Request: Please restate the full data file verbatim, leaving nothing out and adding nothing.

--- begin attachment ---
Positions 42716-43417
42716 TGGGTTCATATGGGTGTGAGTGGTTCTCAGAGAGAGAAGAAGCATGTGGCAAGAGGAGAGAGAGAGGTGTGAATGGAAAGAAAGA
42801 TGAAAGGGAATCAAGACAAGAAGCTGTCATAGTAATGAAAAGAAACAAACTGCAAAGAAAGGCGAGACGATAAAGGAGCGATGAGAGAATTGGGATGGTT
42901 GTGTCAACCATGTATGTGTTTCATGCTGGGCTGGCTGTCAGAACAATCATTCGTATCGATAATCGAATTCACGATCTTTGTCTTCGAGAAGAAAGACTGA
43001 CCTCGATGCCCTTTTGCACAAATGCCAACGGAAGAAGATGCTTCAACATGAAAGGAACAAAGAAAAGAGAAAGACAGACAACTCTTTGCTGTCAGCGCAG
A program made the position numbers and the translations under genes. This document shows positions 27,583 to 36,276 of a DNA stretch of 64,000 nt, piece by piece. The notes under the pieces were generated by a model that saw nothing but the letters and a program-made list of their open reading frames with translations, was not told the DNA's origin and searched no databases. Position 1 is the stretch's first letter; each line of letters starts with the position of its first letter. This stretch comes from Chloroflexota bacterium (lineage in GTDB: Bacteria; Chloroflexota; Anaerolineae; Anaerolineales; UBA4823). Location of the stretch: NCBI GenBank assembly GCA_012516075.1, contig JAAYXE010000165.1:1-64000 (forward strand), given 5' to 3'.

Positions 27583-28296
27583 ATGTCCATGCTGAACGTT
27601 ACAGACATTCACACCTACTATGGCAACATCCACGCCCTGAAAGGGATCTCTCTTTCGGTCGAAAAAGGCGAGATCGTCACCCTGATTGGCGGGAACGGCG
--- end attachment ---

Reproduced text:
Positions 42716-43417
42716 TGGGTTCATATGGGTGTGAGTGGTTCTCAGAGAGAGAAGAAGCATGTGGCAAGAGGAGAGAGAGAGGTGTGAATGGAAAGAAAGA
42801 TGAAAGGGAATCAAGACAAGAAGCTGTCATAGTAATGAAAAGAAACAAACTGCAAAGAAAGGCGAGACGATAAAGGAGCGATGAGAGAATTGGGATGGTT
42901 GTGTCAACCATGTATGTGTTTCATGCTGGGCTGGCTGTCAGAACAATCATTCGTATCGATAATCGAATTCACGATCTTTGTCTTCGAGAAGAAAGACTGA
43001 CCTCGATGCCCTTTTGCACAAATGCCAACGGAAGAAGATGCTTCAACATGAAAGGAACAAAGAAAAGAGAAAGACAGACAACTCTTTGCTGTCAGCGCAG
A program made the position numbers and the translations under genes. This document shows positions 27,583 to 36,276 of a DNA stretch of 64,000 nt, piece by piece. The notes under the pieces were generated by a model that saw nothing but the letters and a program-made list of their open reading frames with translations, was not told the DNA's origin and searched no databases. Position 1 is the stretch's first letter; each line of letters starts with the position of its first letter. This stretch comes from Chloroflexota bacterium (lineage in GTDB: Bacteria; Chloroflexota; Anaerolineae; Anaerolineales; UBA4823). Location of the stretch: NCBI GenBank assembly GCA_012516075.1, contig JAAYXE010000165.1:1-64000 (forward strand), given 5' to 3'.

Positions 27583-28296
27583 ATGTCCATGCTGAACGTT
27601 ACAGACATTCACACCTACTATGGCAACATCCACGCCCTGAAAGGGATCTCTCTTTCGGTCGAAAAAGGCGAGATCGTCACCCTGATTGGCGGGAACGGCG